EU Commission proposed improvements to the EU rules on children protection in the context of cross-border parental responsibility disputes related to custody, access rights and child abduction.
Last week, improvements to the EU rules on children protection in the context of cross-border parental responsibility disputes related to custody, access rights and child abduction were proposed by the European Commission.
The new rules aim at speeding up the legal and administrative proceedings, as well as ensuring that the child’s best interest is always taken into account.
“Children are at the heart of this reform,” said Vĕra Jourová, EU Commissioner for Justice, Consumers and Gender Equality, “The children concerned deserve judicial proceedings that clarify their situation as quickly as possible and take into account their best interest. We propose today to upgrade the existing rules on the basis of practical experience during the past 10 years. The focus of this reform is clear: we need to speed up the cross-border cases. Time is of the essence for children’s welfare, so we need these new rules quickly.“
Based on the assessment of the existing rules, the updated rules on children protection aim to rectify the identified weaknesses. As time is essential in order to safeguard children’s best interests in these cross-border parental responsibility disputes, a key objective is to ensure quicker overall procedures.
Ensuring more efficient procedures and the fact that the child is heard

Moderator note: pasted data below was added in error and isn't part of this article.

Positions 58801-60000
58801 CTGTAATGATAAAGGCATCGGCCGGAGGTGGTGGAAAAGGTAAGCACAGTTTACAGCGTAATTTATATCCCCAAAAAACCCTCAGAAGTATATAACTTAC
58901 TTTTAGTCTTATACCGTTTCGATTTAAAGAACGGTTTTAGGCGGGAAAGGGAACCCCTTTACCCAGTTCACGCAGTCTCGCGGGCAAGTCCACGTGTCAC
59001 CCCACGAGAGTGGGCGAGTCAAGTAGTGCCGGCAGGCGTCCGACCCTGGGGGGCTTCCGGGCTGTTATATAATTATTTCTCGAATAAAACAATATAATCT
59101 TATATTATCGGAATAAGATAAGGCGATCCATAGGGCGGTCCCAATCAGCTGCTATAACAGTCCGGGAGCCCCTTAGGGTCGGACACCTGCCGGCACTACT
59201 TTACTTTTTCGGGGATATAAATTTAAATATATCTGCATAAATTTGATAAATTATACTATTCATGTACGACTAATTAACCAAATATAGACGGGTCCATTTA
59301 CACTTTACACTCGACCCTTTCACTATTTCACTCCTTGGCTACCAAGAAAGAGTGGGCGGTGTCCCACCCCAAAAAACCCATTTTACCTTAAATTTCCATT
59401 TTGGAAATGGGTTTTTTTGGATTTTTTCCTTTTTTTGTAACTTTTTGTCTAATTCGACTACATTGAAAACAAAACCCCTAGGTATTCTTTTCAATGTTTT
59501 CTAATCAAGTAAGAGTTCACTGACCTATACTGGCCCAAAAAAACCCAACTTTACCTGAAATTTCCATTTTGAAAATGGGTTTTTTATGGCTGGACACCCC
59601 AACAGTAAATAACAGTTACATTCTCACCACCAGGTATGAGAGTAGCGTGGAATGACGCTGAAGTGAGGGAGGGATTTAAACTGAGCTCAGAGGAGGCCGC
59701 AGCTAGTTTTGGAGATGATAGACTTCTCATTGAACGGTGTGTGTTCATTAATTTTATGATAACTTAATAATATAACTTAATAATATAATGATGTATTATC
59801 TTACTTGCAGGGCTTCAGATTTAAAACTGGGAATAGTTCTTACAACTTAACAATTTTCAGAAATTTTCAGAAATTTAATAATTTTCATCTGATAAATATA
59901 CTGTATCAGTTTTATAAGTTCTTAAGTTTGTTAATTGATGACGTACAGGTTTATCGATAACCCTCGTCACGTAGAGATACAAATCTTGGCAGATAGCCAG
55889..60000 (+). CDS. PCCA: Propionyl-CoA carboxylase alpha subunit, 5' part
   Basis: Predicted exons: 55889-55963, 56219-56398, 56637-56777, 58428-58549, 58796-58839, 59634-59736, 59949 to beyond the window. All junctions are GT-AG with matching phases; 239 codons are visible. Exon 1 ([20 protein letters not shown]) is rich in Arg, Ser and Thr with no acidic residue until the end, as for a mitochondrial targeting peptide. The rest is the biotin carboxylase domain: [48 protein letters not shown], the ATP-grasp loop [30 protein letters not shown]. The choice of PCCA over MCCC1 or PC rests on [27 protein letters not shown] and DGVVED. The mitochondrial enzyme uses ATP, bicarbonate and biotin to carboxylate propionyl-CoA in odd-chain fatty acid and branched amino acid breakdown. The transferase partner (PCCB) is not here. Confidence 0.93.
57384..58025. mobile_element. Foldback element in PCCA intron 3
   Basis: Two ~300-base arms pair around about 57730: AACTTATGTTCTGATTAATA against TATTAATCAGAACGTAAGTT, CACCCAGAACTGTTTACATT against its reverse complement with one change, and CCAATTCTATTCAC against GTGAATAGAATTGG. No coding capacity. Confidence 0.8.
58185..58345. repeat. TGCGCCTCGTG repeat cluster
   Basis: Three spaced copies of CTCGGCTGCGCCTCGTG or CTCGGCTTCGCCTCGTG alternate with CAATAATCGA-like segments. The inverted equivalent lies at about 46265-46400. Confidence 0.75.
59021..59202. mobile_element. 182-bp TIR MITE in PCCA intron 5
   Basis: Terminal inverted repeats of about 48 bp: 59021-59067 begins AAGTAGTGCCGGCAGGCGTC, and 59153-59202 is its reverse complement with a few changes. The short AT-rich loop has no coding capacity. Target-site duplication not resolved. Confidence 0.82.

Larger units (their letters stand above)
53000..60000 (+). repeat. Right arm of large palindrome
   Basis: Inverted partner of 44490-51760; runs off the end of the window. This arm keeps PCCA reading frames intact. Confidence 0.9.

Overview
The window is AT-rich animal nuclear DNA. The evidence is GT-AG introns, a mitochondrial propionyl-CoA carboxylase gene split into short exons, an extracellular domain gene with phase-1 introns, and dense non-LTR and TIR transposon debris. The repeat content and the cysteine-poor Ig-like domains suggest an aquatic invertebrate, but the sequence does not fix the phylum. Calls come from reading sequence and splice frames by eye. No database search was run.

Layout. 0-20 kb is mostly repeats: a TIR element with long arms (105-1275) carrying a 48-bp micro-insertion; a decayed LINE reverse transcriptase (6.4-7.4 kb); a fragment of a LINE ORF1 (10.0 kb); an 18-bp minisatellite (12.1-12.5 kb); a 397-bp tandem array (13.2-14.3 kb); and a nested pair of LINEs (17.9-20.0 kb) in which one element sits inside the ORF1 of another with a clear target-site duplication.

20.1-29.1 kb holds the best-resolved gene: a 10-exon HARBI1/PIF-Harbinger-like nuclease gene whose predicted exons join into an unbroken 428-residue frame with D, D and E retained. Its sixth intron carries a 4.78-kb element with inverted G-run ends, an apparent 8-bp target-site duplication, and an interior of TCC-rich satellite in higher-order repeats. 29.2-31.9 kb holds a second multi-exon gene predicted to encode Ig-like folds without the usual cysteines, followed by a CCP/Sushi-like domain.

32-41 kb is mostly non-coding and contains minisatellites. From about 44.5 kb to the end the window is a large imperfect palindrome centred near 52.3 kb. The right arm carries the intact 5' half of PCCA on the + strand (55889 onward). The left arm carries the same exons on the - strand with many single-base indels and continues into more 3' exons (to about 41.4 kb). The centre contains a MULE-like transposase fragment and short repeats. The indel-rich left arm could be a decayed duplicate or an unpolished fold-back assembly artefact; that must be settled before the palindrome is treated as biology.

A maximum period of 18 weeks – maximum six weeks for the receiving Central Authority to process the application, six weeks for the first instance court, and six weeks for the appellate court – will be set for the deadlines to accomplish different stages of the child return procedure, while a decision on return will be appealable only once. In the meantime, the judge will have to consider whether a judgment that orders the return of the child should be enforceable.
Parental child abduction cases, in full respect of the structure of the national legal systems, will be heard by a limited number of courts in order to allow judges developing the required expertise.
An opportunity to express views will be guaranteed to children able to form their own opinions in all proceedings concerning their case. This will be particularly true for proceedings on custody and access, as well as on the return of children if they were seized by one of their parents.
Rapid enforcement of decisions in other Member States, together with improved cooperation between Member States’ authorities
At present, parents often need to apply a decision on custody or access to be enforced in another Member State. The new rules, however, abolish the exequatur, namely that intermediary procedure needed for the enforcement of a judgment in another Member State. In case the enforcement has not yet occurred after 6 weeks, the requesting Central Authority in the Member State of origin or directly the applicant will be informed by the court on the reasons for the lack of timely enforcement. Additionally, the court issuing the judgment will be able to declare it provisionally enforceable, as so to speed up enforcement.
In order to establish mutual trust between the authorities of different Member States, a good cooperation between Central Authorities in handling of child cases is indispensable. For this reason, the new rules are intended to promote better cooperation between Central Authorities. Indeed, the latter are not only the direct point of contact for parents, but also play a key role in sustaining the judges in applying the rules. In addition, child welfare authorities will be better integrated in cross-border cooperation.
The European Commission claims that families and children will greatly benefit from the new rules on children protection, as they will gain from both reduced timelines for solving proceedings and from lower costs usually linked to such procedures.
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